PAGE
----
University of Tasmania
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Safe sisters : limitations of sister city relationships for international peace building

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posted on 2023-05-26, 05:49 authored by Lloyd, BT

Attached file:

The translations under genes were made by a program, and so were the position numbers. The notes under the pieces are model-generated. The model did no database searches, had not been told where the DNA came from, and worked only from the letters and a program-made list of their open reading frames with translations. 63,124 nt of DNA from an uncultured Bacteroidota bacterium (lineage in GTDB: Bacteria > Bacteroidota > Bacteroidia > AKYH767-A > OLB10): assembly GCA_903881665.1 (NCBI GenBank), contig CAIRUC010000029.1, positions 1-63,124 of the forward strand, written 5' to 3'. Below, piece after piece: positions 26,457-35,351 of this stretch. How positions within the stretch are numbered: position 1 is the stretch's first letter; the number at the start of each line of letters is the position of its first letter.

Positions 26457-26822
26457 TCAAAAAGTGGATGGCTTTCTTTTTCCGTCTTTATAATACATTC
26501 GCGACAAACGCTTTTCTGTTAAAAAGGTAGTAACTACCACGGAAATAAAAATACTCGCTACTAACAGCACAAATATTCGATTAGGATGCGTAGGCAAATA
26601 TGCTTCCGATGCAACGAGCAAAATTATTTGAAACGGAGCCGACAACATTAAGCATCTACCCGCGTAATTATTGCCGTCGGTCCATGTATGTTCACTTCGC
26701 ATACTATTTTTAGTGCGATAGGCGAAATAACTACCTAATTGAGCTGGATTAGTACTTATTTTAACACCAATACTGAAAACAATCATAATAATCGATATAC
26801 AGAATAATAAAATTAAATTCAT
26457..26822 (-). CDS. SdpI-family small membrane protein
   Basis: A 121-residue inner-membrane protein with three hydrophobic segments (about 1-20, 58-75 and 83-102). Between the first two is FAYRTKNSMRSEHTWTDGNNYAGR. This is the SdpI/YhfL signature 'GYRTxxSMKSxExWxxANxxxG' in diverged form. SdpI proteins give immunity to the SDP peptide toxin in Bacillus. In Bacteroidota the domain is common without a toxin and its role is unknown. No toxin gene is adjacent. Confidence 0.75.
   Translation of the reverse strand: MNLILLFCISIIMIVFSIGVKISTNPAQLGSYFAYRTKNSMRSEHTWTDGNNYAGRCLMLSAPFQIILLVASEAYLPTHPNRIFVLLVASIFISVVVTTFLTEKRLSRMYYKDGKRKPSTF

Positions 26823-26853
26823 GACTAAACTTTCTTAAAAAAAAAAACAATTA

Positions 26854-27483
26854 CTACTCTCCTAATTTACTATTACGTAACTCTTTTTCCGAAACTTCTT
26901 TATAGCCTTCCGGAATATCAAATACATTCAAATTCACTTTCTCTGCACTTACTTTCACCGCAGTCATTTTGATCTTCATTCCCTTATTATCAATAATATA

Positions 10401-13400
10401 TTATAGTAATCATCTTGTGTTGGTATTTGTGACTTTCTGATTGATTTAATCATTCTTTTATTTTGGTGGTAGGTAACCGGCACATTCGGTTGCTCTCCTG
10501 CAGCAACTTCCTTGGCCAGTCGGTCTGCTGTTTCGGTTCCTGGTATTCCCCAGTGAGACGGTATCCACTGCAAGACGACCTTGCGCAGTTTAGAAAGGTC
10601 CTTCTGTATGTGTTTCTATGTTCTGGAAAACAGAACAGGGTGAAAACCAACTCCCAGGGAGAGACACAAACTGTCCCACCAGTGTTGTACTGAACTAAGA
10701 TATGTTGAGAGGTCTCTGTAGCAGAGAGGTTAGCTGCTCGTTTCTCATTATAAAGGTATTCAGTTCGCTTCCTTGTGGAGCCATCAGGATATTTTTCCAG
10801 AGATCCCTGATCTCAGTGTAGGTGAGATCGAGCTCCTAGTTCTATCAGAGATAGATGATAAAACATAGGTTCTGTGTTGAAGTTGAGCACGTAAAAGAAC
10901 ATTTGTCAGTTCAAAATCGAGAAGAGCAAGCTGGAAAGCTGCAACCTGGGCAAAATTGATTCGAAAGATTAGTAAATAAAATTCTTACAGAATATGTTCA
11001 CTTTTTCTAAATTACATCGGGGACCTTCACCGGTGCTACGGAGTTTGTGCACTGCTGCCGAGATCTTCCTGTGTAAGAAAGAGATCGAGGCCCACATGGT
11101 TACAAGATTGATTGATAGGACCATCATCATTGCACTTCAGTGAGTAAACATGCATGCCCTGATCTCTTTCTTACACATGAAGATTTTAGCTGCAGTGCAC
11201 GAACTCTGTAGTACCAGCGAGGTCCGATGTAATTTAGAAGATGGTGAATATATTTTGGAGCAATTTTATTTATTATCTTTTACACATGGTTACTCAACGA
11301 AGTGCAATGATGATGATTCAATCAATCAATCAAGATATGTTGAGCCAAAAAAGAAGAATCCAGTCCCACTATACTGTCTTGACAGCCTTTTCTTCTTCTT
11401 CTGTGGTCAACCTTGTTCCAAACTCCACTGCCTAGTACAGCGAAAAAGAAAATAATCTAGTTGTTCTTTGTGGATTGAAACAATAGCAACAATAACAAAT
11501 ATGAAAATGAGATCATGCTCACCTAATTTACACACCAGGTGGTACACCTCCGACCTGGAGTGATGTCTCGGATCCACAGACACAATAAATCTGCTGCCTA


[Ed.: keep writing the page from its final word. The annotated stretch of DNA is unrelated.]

The focus of this study is the capacity of sister city relationships to build international peace under conditions of ongoing geopolitical conflict. Although credited with high potential in popular, political and academic discourses, peace focused sister city relationships have been the subject of minimal empirical research. As socially constructed realities, these relationships offer an opportunity to uncover processes through which personal and collective meanings are translated into structures of social inclusion and exclusion at the local/international interface. As a concrete point of reference, I identify the ideal function of sister city relationships as the boundary object, an abstract or material intermediary through which actors from diverse social worlds work productively together on shared projects. Employing a symbolic interactionist theoretical framework and the research methods of observation, semi-structured interviews and discourse analysis, I examine sister city peace proposals and relationships between American/Australian cities and cities in Palestine and Iraq. I address deficiencies in the existing literature by formulating an empirically and theoretically supported and testable analytical model, comprising two components: the 'concept' (a blend of 'human family' and 'citizen diplomat' tropes) and the 'structure' (the local authority/citizen group dyad). The sister cities peace model is seen to break down under the pressure of competing imperatives to manage risk, preventing the creation of boundary objects. Instead, dissonance within the 'concept' component produces 'consensus objects' (U.S.-Iraqi relationships), which mimic boundary objects by creating a misleading impression that communication across significant difference is being achieved in the interests of positive social change. Incompatible meanings within the 'structure' component result in 'risk objects' (U.S./Australian- Palestinian proposals), which are deemed by local authorities to be sources of danger and consequently ejected from council agendas. The model is concluded to be highly flexible, but insufficiently robust to meet the high expectations placed upon it. For citizen peace actors, its semantic plasticity results either in engulfment of their universal sympathies by nationalist agendas, or disappointment and resentment when their initiatives are rejected at the local scale. For local authorities, it engenders acrimonious divisions within their municipalities and ambiguities in their obligations to citizens. The single successful Western-Palestinian proposal examined is judged to have succeeded due to an atypical absence of local opposition, but is considered significant in other dimensions. The thesis concludes with a discussion of alternative directions in sister city relationships and implications of the study as a whole for local government policy and practice.


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